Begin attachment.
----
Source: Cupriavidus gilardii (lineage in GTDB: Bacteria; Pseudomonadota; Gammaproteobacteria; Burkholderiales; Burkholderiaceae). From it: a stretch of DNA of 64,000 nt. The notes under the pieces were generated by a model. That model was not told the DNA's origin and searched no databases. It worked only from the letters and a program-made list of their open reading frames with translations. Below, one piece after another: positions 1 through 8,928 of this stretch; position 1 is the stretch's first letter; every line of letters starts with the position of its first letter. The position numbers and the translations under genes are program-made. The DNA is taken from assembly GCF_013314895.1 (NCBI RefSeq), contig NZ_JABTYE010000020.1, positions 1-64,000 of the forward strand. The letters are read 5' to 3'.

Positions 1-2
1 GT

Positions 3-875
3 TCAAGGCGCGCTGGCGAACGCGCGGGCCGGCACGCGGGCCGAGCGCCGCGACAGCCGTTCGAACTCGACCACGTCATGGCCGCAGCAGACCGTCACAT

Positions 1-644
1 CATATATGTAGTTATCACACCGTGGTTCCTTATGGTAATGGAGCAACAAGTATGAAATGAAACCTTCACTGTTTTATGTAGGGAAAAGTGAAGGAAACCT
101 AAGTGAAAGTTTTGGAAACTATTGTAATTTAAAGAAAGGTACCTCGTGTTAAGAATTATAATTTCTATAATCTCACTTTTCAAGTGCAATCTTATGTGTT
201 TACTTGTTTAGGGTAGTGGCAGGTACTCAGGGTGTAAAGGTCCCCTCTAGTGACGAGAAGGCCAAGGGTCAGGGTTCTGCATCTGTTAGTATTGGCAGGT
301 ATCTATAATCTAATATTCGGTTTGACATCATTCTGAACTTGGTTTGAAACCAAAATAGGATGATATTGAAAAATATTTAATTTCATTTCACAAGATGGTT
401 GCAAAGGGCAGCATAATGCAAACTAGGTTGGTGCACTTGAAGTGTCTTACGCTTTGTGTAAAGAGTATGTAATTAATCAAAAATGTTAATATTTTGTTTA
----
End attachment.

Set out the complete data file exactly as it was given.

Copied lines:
Source: Cupriavidus gilardii (lineage in GTDB: Bacteria; Pseudomonadota; Gammaproteobacteria; Burkholderiales; Burkholderiaceae). From it: a stretch of DNA of 64,000 nt. The notes under the pieces were generated by a model. That model was not told the DNA's origin and searched no databases. It worked only from the letters and a program-made list of their open reading frames with translations. Below, one piece after another: positions 1 through 8,928 of this stretch; position 1 is the stretch's first letter; every line of letters starts with the position of its first letter. The position numbers and the translations under genes are program-made. The DNA is taken from assembly GCF_013314895.1 (NCBI RefSeq), contig NZ_JABTYE010000020.1, positions 1-64,000 of the forward strand. The letters are read 5' to 3'.

Positions 1-2
1 GT

Positions 3-875
3 TCAAGGCGCGCTGGCGAACGCGCGGGCCGGCACGCGGGCCGAGCGCCGCGACAGCCGTTCGAACTCGACCACGTCATGGCCGCAGCAGACCGTCACAT

Positions 1-644
1 CATATATGTAGTTATCACACCGTGGTTCCTTATGGTAATGGAGCAACAAGTATGAAATGAAACCTTCACTGTTTTATGTAGGGAAAAGTGAAGGAAACCT
101 AAGTGAAAGTTTTGGAAACTATTGTAATTTAAAGAAAGGTACCTCGTGTTAAGAATTATAATTTCTATAATCTCACTTTTCAAGTGCAATCTTATGTGTT
201 TACTTGTTTAGGGTAGTGGCAGGTACTCAGGGTGTAAAGGTCCCCTCTAGTGACGAGAAGGCCAAGGGTCAGGGTTCTGCATCTGTTAGTATTGGCAGGT
301 ATCTATAATCTAATATTCGGTTTGACATCATTCTGAACTTGGTTTGAAACCAAAATAGGATGATATTGAAAAATATTTAATTTCATTTCACAAGATGGTT
401 GCAAAGGGCAGCATAATGCAAACTAGGTTGGTGCACTTGAAGTGTCTTACGCTTTGTGTAAAGAGTATGTAATTAATCAAAAATGTTAATATTTTGTTTA